The sensitivity of PM2.5 to s11 is the highest in May due to transport by dominant westerly winds in this season. The sensitivity of POA is predominantly high, suggesting that it is affected by variable sources, such as open biomass burning. PM2.5 in summer is highly sensitive to s02, s04, and s09, which are mainly located in the southern sides of Japan, because of dominant southerly winds, as well as active secondary formation, which are clearly reflected in the sensitivities of to these sources. PM2.5 in winter is highly sensitive to s01 and s08 (agriculture and fugitive ammonia). A colder and more stable atmosphere in winter favours the accumulation of emissions from local sources and the partitioning of and to the aerosol phase, as reflected in their sensitivities.
As discussed for the annual mean concentrations, suppressing the monthly mean ozone concentrations is difficult because the sensitivities to s11 are dominant in all months. In particular, the sensitivities to s01 and s04 are largely negative in urban areas in autumn and winter. Further reductions in their NOx emissions may result in additional increases in the monthly mean ozone concentrations in these seasons. In contrast, the negative sensitivities are less evident in spring and summer. Reductions in the precursor emissions for domestic sources have the possibility to suppress, to a certain extent, the monthly mean ozone concentrations. Effective sources may be different in urban and other areas because of differences in ozone formation regimes (Inoue et al., 2019). The effects that strategies have on various sources of precursor emissions for PM2.5 may vary seasonally because of differences in meteorological and photochemical conditions.
3.4 Source sensitivities per unit precursor emissions
Air quality standards are defined in terms of ambient concentrations, whereas targets for emission controls are defined in terms of emission amounts. Therefore, it is important to understand whether the sensitivities of ambient concentrations per equal emission amounts of different sources are consistent or not. Figure 4 shows the sensitivities of the annual mean ambient concentrations of PM2.5 components per annual total amount of corresponding precursor emissions of domestic anthropogenic sources (s01–s08) in all of Japan. All the values shown in Fig. 4 were normalized by the EC value for s01, which is inert and emitted only in the bottom layer. The horizontal and vertical locations of the emissions have an effect on the differences in the values of the primary components (EC and POA). Here, s02 includes ship emissions in surrounding oceans in d02, whose values suggest that approximately 40 % of the ship emissions in d02 affect the concentrations of primary PM2.5 components over Japan. The values for s03 (non-road transport) and s04 (stationary combustion) are slightly lower because they include elevated sources, such as aeroplanes and large point sources. Slight differences among s01 (on-road vehicles), s05 (biomass combustion), and s06 (residential combustion), whose emissions were ingested only in the bottom layer, may be caused by differences in their horizontal distributions. Sources located in coastal areas may have lower influences as their emissions are transported beyond the land. Additional differences caused by photochemical reactions were observed for secondary components. The value for s05 includes agricultural residue burning, which has large spatial and temporal variations, such that its emissions may be high where secondary formation is relatively active. The value of for s01 is significantly higher than that for s08 (agriculture and fugitive ammonia) because s01 co-emits NOx and NH3, which have a mutual correlation.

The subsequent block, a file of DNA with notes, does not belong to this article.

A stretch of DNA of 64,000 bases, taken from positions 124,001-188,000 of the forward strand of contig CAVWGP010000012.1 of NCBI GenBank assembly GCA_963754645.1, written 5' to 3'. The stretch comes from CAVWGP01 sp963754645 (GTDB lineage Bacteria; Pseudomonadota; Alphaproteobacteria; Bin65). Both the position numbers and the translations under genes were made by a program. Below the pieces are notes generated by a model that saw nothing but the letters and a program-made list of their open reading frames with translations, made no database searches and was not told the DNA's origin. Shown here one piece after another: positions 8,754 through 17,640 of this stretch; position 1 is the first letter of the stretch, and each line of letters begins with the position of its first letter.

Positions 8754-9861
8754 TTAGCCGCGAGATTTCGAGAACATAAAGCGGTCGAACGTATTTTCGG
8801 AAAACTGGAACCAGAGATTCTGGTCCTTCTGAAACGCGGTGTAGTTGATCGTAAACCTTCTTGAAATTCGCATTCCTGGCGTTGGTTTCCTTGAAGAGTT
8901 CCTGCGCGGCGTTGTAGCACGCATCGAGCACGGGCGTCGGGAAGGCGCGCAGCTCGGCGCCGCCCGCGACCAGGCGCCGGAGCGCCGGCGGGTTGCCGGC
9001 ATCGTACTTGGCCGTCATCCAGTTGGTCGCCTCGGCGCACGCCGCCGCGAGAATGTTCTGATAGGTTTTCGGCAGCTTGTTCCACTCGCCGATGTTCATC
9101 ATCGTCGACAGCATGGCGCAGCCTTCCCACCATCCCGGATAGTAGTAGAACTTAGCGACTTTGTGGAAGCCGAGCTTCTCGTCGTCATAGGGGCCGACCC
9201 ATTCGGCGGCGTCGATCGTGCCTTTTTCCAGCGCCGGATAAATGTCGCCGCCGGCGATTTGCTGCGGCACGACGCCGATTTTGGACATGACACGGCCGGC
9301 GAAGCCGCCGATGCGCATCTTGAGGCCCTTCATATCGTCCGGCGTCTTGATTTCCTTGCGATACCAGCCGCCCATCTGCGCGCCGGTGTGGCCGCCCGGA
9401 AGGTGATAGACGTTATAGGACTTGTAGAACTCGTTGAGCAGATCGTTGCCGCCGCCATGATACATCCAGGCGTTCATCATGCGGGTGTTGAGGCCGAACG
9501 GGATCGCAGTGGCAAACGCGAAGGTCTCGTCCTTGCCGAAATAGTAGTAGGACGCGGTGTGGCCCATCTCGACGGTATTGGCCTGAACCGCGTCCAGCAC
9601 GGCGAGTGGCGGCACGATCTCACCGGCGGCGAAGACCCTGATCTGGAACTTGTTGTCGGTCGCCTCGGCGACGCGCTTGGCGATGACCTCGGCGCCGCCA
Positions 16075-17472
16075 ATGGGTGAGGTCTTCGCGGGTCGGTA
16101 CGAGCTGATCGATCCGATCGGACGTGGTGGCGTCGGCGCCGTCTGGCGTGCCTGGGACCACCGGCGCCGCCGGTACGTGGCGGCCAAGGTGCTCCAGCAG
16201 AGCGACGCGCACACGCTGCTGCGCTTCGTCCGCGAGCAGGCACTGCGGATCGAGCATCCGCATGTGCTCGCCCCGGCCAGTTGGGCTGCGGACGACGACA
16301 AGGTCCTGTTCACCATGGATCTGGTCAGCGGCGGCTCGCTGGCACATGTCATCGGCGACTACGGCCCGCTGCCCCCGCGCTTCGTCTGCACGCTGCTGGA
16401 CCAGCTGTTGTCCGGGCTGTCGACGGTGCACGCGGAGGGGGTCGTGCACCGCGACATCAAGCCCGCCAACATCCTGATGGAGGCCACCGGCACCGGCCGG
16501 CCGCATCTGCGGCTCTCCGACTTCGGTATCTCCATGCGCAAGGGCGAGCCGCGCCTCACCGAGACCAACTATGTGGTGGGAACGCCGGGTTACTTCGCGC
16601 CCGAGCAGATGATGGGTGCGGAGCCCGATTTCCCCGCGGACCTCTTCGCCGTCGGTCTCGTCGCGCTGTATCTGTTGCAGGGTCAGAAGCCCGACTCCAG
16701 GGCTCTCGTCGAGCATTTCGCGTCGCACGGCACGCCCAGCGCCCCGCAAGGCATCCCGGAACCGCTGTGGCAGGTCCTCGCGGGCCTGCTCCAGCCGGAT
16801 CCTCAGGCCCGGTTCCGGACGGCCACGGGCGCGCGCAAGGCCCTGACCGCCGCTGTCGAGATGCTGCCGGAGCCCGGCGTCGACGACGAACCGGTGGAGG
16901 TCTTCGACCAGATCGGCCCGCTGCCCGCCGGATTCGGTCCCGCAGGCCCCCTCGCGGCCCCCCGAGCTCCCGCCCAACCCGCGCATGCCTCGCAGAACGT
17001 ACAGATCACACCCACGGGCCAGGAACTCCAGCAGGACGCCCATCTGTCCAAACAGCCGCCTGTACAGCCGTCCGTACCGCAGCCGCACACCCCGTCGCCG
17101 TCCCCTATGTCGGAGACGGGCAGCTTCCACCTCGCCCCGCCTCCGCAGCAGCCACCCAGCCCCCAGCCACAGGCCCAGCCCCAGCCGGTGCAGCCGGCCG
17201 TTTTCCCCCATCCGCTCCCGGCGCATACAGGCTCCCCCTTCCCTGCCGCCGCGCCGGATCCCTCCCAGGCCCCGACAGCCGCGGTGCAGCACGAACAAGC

The effectiveness of equal reduction amounts of the precursor emissions may be different among sources because of photochemical reactions, as well as the locations of emissions. These factors may need to be considered when exploring effective strategies.
3.5 Differences in source sensitivities among domains